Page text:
So it was at this point in ranking the 3Bs that I decided that it simply wasn’t the thinnest position in fantasy baseball, and nothing anybody says will convince me otherwise. Because up until the point, at the very least, where you’re drafting Youkilis, and even maybe then, you’ve got to feel at least half-decent with the guy you’ve got at the hot corner. The hype surrounding Brett Lawrie is rivaled this season only by Moore-mania, Hosmer-palooza, and Jenningsanity, and in reality, there’s still probably more for him (Lawrie) than the others (I traded Stephen Strasburg essentially just so I could keep Lawrie, in one league), and he deserves it. When’s the last time people were this hyped for a player in Canada? Quick answer: I can’t recall. He may legitimately challenge a 30/30 season in his first full one in the MLB. Even if he has some sophomore slumping struggles (more alliteration, boom!), he should be a reliable source of steals. And how would you feel if I told you the 11th ranked players at any other position was almost a surefire thing to provide you with an expectations of 30-to-40 HRs with the potential for more? Oh you’d feel good? Well Mark Reynolds says “Hi” (he also asks that you kindly not make any remarks about his batting average). Ramirez, unlike the aforementioned Zimmerman and Rodriguez, is a legitimate health risk, missing solid chunks of time in three of the last five seasons. He’s also under a lot of pressure to fill some of the offensive void in Milwaukee that losing Prince Fielder has left. Good thing FedEx closes early on Saturdays and it looks like he’ll have teammate Ryan Braun to start the season with him.
Natural Tier 5
If you’re relying on one of these players as your 3B in 2012 and your league isn’t all kinds of deep, then you’re essentially just crossing your fingers and praying for the cards to play out in your favor. Is there upside here? Absolutely. Moustakas has massive power potential (though he didn’t show it off too much last year), and Roberts is coming off a near-20/20 season (where he failed to bat .250). In fact, among this group, the guy you probably want to feel the most comfortable having is Bonifacio (every single time I see his name all I can think of is the Butabi brothers yelling ‘Emiliooooo!’). Slated to start every day in center field, he has elite speed that he’s shown off every time he’s had the opportunity to play, which is more than any of his peers here can lay claim to. At any rate, as I said, if you’re settling for one of these as your starting man at the hot corner, good luck to you. It might pan out, but in all likelihood, you’ll spend the year developing trade offers for upgrades or scouring the waiver wire for somebody whose particular flavor of suck is more to your taste buds.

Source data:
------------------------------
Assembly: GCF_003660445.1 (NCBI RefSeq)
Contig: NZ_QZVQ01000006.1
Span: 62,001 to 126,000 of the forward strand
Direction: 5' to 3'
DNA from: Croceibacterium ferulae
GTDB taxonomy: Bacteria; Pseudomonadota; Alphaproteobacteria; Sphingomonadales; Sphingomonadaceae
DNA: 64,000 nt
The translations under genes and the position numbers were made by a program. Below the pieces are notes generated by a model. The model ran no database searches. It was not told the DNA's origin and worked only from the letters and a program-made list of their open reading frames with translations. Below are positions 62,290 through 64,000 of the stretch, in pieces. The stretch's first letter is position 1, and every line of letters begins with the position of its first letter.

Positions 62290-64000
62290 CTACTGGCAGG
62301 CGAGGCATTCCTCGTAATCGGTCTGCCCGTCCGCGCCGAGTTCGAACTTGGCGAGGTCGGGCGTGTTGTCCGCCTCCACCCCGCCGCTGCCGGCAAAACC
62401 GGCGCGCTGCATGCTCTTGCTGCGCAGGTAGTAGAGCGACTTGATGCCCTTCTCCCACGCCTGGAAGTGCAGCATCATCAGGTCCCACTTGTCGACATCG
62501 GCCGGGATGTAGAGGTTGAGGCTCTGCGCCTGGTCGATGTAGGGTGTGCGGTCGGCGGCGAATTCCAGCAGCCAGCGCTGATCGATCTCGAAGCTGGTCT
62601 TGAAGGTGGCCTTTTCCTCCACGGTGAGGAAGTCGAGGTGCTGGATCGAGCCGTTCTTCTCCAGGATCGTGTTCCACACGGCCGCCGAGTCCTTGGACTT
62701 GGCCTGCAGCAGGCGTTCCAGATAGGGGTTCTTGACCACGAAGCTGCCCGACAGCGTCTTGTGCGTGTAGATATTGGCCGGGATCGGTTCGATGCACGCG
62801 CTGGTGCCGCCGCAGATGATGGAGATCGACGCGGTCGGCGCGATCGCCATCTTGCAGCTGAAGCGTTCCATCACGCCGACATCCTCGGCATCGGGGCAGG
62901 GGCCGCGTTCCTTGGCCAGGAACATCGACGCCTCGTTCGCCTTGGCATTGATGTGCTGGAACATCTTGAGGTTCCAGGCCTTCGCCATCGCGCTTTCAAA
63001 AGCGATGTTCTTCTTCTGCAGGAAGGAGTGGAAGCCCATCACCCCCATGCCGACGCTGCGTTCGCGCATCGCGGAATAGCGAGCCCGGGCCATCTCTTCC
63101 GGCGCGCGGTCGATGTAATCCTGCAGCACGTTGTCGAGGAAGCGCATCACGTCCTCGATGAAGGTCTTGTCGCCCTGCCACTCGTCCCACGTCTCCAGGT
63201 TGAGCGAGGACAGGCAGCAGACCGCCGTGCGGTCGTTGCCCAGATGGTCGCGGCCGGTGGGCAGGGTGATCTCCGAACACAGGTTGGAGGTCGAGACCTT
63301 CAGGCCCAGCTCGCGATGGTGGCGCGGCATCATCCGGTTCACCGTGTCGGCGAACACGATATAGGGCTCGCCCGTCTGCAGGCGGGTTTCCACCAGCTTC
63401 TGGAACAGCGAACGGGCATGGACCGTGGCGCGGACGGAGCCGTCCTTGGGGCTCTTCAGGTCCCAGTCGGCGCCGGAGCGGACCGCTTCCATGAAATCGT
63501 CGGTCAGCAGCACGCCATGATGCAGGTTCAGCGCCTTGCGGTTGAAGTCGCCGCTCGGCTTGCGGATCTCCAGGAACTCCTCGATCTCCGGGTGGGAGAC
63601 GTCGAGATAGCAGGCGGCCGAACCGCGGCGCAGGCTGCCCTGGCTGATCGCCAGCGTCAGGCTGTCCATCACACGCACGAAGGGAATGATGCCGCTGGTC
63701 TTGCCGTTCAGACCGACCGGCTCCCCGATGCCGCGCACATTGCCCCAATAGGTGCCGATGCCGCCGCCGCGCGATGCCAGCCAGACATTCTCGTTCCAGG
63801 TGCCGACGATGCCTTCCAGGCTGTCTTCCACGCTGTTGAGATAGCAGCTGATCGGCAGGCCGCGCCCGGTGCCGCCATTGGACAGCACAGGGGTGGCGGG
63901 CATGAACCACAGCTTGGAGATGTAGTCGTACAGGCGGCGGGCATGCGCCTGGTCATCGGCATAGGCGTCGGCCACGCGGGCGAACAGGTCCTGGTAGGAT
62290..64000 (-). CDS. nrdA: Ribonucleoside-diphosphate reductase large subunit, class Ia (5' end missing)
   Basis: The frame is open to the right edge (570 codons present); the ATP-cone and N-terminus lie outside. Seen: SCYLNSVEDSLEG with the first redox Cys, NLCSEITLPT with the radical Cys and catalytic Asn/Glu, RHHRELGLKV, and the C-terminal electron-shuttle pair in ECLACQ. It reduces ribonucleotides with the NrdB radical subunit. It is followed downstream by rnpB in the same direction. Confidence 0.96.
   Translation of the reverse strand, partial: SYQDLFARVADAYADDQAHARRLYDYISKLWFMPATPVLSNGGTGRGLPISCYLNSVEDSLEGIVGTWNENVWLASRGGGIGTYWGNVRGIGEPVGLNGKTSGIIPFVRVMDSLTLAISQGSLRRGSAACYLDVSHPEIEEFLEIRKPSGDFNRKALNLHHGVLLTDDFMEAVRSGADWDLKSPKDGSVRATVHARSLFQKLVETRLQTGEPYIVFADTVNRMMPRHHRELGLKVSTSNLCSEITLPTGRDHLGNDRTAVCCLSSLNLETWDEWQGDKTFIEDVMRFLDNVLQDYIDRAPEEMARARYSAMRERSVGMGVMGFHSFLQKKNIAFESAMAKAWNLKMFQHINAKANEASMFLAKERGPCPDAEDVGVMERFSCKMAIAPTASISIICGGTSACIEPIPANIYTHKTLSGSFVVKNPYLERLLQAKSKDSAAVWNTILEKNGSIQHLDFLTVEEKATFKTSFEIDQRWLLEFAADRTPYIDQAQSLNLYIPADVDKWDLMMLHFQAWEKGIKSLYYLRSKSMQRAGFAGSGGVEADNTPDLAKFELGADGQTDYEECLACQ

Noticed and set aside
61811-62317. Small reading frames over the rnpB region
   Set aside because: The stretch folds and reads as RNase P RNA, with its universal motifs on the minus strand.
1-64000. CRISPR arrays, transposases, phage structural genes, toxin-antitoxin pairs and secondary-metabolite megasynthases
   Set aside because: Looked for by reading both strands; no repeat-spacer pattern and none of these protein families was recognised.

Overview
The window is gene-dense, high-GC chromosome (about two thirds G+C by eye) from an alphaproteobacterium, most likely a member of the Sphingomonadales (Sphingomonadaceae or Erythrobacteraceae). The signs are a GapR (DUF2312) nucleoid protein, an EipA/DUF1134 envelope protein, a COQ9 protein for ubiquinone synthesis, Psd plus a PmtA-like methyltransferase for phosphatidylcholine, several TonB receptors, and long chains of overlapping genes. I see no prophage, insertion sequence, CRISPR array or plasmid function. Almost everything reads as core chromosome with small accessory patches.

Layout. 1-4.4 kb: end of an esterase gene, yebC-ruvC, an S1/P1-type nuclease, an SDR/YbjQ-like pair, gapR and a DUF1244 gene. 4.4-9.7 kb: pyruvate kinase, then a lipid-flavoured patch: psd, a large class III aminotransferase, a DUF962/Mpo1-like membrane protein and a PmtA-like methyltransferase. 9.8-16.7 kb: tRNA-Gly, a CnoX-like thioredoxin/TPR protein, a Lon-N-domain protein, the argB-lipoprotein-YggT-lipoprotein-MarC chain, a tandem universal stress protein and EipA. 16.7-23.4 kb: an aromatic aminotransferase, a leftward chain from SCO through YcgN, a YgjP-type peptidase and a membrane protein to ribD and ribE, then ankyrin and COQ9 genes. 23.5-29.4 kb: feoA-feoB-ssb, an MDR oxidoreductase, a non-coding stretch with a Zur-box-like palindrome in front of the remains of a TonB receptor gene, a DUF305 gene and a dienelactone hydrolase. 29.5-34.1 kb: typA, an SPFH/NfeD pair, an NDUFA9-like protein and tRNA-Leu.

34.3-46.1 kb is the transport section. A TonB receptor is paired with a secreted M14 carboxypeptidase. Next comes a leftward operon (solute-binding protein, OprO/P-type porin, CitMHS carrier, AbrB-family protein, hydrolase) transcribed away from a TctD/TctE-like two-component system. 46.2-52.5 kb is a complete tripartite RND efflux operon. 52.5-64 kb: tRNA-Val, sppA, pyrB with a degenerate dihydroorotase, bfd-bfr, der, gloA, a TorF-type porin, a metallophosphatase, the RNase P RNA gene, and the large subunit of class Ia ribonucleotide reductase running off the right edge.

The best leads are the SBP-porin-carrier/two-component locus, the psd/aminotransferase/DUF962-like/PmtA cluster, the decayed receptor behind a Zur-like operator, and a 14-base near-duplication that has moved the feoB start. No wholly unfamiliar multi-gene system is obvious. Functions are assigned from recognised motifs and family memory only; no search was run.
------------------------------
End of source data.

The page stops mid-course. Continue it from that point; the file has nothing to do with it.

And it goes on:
So, for those claiming that 3B is the thinnest spot in all of fantasy this year, I beg you to compare the 9th through 12th members of the shortstop rankings to that of third base and tell me which is preferable. Not on pure production, of course, since that’s not fair, but in comfort in having said player on your team. Do it for second base too. I thought so. What I see here is the potential for a lot of guys to belt 30 homers, and even in the third tier of rankings, some tremendous upside from guys who aren’t purely speculative but have done it before. So cut this position a break, will ya? Brett Lawrie commands it.
Thank you to all those who contributed their personal rankings for this compilation (credit to come at the end of this series), and don’t miss the next installment of Cafeholic Rankings when we take a look at the men patrolling the green grass in the outfield!
Brendan Horton is one of a growing number of fantasy experts who write for the Cafe. You can catch up with Brendan in the Cafe's forums where he posts under the name of bigh0rt.